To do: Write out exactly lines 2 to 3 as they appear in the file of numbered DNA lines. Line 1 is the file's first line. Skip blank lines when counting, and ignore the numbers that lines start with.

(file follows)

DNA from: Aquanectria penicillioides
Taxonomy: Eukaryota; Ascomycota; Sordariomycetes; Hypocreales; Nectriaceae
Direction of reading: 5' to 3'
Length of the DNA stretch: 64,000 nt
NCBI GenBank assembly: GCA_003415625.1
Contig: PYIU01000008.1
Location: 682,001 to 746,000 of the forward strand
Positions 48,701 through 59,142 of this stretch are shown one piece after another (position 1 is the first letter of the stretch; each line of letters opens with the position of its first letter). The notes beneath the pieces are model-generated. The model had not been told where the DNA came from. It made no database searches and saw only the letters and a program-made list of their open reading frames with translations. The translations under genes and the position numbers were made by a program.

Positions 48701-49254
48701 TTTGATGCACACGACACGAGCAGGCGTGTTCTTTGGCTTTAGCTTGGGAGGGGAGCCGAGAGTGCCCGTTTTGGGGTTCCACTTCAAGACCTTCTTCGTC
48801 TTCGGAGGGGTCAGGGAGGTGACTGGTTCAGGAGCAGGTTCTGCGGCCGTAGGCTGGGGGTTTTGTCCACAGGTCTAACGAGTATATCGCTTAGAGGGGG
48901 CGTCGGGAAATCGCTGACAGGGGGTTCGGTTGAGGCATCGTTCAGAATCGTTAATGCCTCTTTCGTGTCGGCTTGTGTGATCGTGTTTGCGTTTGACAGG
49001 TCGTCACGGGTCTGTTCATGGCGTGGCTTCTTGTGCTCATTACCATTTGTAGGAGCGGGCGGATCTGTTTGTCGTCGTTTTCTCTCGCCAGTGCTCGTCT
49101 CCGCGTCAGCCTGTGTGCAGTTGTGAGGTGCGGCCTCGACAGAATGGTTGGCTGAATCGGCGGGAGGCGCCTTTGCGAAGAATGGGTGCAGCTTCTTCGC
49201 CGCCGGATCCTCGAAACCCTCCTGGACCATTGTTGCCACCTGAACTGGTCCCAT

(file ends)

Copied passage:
Taxonomy: Eukaryota; Ascomycota; Sordariomycetes; Hypocreales; Nectriaceae
Direction of reading: 5' to 3'